Create a CSS-Only Image Reveal Effect with Transparent Borders
A CSS-only image reveal effect can be solved in different ways. It’s actually quite easy to code a design in which the image stands out of (is overflown by) its solid background —you just place an image over a smaller element with a solid background.
You can get the same result if you use transparent borders, where you keep the size of the background element the same as that of the foreground and add transparent borders in order to create an empty space for the foreground to overflow into.
With a cut-out border design we can show to users what can be found underneath the border area…Read more
There are some advantages in using the latter method. Since it’s the transparent borders that provide the area for the foreground to overflow into, we can control the direction of the overflow between the left, right, top and bottom borders. Also, having the same size for both the foreground and the background makes it easier to move both elements simultaneously across the page.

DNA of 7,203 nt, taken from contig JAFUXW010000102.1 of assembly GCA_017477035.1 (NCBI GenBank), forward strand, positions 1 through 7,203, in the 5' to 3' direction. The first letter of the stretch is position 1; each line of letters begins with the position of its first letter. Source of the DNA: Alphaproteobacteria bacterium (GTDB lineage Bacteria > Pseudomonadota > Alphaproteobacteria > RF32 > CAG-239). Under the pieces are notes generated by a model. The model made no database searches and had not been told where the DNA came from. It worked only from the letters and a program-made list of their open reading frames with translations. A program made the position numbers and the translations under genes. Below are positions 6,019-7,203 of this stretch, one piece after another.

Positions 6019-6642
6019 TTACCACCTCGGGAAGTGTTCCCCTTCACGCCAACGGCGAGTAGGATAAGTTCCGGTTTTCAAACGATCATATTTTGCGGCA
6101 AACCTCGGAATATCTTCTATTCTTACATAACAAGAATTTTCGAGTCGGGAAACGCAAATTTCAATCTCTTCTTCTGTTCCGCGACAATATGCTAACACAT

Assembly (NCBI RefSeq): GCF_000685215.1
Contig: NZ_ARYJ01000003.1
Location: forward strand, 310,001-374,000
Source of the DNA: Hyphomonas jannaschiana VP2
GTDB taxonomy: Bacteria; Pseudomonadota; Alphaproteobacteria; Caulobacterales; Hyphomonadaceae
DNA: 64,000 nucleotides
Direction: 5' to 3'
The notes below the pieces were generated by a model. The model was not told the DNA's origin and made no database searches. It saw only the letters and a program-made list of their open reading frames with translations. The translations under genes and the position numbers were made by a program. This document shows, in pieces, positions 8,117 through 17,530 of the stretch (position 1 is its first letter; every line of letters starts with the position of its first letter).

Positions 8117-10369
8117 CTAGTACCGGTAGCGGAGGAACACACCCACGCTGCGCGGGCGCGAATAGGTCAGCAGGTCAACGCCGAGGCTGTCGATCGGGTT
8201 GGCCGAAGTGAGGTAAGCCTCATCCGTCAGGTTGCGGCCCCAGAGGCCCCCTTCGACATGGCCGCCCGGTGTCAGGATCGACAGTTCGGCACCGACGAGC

In a nutshell, we’re going to see how to create a CSS-only image reveal effect using a smaller solid background with a foreground image that has transparent borders. You can check out the final demo below.
In the CSS, we use two CSS variables, --bgc and --dim for the background colour and the dimensions of the .foo container, respectively. In the example, I used the same value for the width and height to get a square-shaped box, create separate variables for the height and the width if you want a rectangular.
The .foo element, its two pseudo-elements, .foo::before, .foo::after, and their :hover pseudo-classes get a transition property that will add an ease-in transition to them for 500 milliseconds (half a second).
Cascading Style Sheet (CSS) is primarily intended for applying styles to the HTML markup, however in some cases…Read more
2. Add the image
We add the image to the .foo::before pseudo-element as a background image, and size it to cover the whole pseudo-element with the width and height properties. We stack it right beneath the .foo element using the z-index: -1 rule.
If you display .foonext to other elements on a page and want these other elements to move away when the image and its background slides out, then add a right
margin of the same width as that of .foo to the .foo:hover element.